Missing sidewalks in school zone called a safety issue

Public school students have to walk on road around cars, columnist says

JEFF WALKER/TOWN CRIER CONCERNED: The lack of sidewalks on Field Avenue has children walking around parked cars, which could be a significant safety issue, says columnist Jeff Walker.

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Toronto council has in place a standing order to add sidewalks to all Toronto streets that currently don’t have them. I’m not going to hold my breath on that one. I do suggest, though, that streets serving as direct access routes for public schools be prioritized. Yes, I’m talking about you, Field Avenue.

It’s hard not to notice, if you’re a parent of a child attending Bessborough Public School, that there is no sidewalk on Field Avenue for the full length of its three blocks from McRae Drive across from the tennis clubhouse at Trace Manes Park, west to Hanna Road, along the southern edge of the school’s playing field (hence the name of the street) to Bessborough Drive, and then another block to Macnaughton Road. Surely it’s a very odd situation that one of a handful of streets conveying junior kindergarteners to Grade 8s to and from school has no sidewalk to separate them from traffic. Field Avenue at McRae is a short block from where Georgia Walsh was struck and killed at a crosswalk less than two years ago.

Unless they know the area well, drivers along Field Avenue probably don’t even notice there’s no sidewalk on either side. Doubtless they assume that in any neighbourhood bothering to make even just a pretence of caring for the safety of its young people, particularly in a school zone where sidewalks are a given in any world-class city, the civilized norm must prevail. Well, it doesn’t. Not here.

Since we’re changing the name of one Leaside street to honour the memory of longtime neighbourhood volunteer David Stickney, let’s take advantage of the momentum.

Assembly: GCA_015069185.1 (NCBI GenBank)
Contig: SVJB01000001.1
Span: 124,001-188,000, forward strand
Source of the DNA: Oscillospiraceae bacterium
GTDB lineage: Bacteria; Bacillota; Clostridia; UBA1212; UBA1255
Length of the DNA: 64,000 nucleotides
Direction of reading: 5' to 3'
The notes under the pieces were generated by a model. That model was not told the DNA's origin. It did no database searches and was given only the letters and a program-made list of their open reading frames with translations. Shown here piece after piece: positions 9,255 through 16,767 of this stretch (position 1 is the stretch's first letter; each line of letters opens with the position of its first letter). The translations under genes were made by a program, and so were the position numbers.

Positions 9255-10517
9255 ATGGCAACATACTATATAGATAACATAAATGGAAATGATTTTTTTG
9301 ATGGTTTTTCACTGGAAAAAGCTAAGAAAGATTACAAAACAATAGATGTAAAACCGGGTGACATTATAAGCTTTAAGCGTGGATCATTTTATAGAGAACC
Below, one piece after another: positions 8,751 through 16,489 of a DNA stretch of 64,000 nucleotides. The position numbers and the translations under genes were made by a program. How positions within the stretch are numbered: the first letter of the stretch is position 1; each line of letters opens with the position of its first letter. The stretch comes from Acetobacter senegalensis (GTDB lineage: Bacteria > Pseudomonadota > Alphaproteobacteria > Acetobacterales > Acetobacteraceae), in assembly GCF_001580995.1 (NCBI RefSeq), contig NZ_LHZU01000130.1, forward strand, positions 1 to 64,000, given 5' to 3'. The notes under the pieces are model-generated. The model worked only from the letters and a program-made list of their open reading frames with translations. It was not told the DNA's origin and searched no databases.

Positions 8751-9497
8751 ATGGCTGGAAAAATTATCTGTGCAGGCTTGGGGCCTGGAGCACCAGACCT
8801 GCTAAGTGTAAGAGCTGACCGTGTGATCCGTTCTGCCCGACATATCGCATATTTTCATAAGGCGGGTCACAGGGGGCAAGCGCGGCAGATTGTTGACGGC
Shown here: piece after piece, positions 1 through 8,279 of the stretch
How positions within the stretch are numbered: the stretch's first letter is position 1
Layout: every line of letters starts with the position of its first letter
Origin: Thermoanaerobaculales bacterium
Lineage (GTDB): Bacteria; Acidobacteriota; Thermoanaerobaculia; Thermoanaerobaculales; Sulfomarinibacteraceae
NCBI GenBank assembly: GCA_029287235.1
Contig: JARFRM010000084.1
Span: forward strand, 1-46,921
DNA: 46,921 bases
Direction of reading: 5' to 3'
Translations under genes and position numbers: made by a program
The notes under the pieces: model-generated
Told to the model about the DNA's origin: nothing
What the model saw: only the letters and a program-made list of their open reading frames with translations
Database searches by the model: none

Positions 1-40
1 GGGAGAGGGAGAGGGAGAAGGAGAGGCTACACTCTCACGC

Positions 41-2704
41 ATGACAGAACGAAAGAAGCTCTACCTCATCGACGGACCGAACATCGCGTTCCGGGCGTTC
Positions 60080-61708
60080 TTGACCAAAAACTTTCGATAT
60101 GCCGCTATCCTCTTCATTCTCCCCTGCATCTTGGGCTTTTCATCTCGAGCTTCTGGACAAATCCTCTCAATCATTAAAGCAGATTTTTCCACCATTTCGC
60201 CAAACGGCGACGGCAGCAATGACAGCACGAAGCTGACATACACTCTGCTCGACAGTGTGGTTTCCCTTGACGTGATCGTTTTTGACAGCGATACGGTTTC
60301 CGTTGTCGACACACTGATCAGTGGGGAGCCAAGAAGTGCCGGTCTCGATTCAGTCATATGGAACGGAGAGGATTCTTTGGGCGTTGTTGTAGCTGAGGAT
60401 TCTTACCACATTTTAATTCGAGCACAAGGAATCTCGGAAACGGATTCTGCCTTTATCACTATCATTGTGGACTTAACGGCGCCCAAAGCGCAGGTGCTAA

Does it not seem mildly perverse to have a street named “Field” adjacent to a field where children play, all while the street itself is dangerous for children? Why not change the name to something that alerts kids and parents to the inherent danger, so as not to induce complacency?

I strongly suggest for the years or decades ahead — prior to our actualizing the revolutionary idea of a sidewalk for school kids on Field — the sign be changed to “Leaside’s Own Los Angeles Freeway” so kids fully appreciate their vulnerability.

Okay, we’ll need an extra large sign template for this, but it’ll be worth it. Even kids have heard of L.A., where car is king and the remaining diehard pedestrians who dare ply their part-time trade are irritants — if not an outright public menace. The implicit message of the sign would be perk up your ears, kids, if your parents unwisely allow you to walk this “freeway” to school, and swing around every few seconds to make sure no vehicle is fishtailing on the ice behind you or otherwise about to take you out.

Know your rights as a pedestrian: none. You’re not supposed to be there.

Other streets bringing kids to the school, such as Sharron Drive (north side) and Crandall Road (east side), have a sidewalk on only one side. But then, at least the kids have a choice: walk safely on one side, or court death on the other.

Are you Field Avenue residents worried about an outbreak of sidewalk cafés? Concerned that some trees might have to be felled? Replace them before one of those brittle octogenarians flattens your Smart Car during the next wind storm.

The jig is up. We know you Not-In-My-Front-Yard NIMFY-ists are heartily relieved to have an abundance of sidewalks for safe strolling once you exit the killing-Field. Let Bessborough school kids share in the same stress-free experience on your street.